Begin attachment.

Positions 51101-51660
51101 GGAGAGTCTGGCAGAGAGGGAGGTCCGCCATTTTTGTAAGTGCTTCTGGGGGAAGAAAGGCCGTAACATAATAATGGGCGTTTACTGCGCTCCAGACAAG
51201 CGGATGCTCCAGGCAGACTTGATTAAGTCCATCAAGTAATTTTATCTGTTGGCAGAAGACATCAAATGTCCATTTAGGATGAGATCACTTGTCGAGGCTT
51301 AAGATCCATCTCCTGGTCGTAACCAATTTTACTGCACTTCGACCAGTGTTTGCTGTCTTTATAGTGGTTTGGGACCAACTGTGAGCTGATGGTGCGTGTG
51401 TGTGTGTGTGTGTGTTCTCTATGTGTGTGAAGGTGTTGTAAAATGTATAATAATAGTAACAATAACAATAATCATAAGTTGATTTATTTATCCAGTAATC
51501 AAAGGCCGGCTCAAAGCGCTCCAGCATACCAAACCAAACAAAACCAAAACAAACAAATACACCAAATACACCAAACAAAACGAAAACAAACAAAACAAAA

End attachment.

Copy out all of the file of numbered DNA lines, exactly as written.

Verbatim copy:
Positions 51101-51660
51101 GGAGAGTCTGGCAGAGAGGGAGGTCCGCCATTTTTGTAAGTGCTTCTGGGGGAAGAAAGGCCGTAACATAATAATGGGCGTTTACTGCGCTCCAGACAAG
51201 CGGATGCTCCAGGCAGACTTGATTAAGTCCATCAAGTAATTTTATCTGTTGGCAGAAGACATCAAATGTCCATTTAGGATGAGATCACTTGTCGAGGCTT
51301 AAGATCCATCTCCTGGTCGTAACCAATTTTACTGCACTTCGACCAGTGTTTGCTGTCTTTATAGTGGTTTGGGACCAACTGTGAGCTGATGGTGCGTGTG
51401 TGTGTGTGTGTGTGTTCTCTATGTGTGTGAAGGTGTTGTAAAATGTATAATAATAGTAACAATAACAATAATCATAAGTTGATTTATTTATCCAGTAATC
51501 AAAGGCCGGCTCAAAGCGCTCCAGCATACCAAACCAAACAAAACCAAAACAAACAAATACACCAAATACACCAAACAAAACGAAAACAAACAAAACAAAA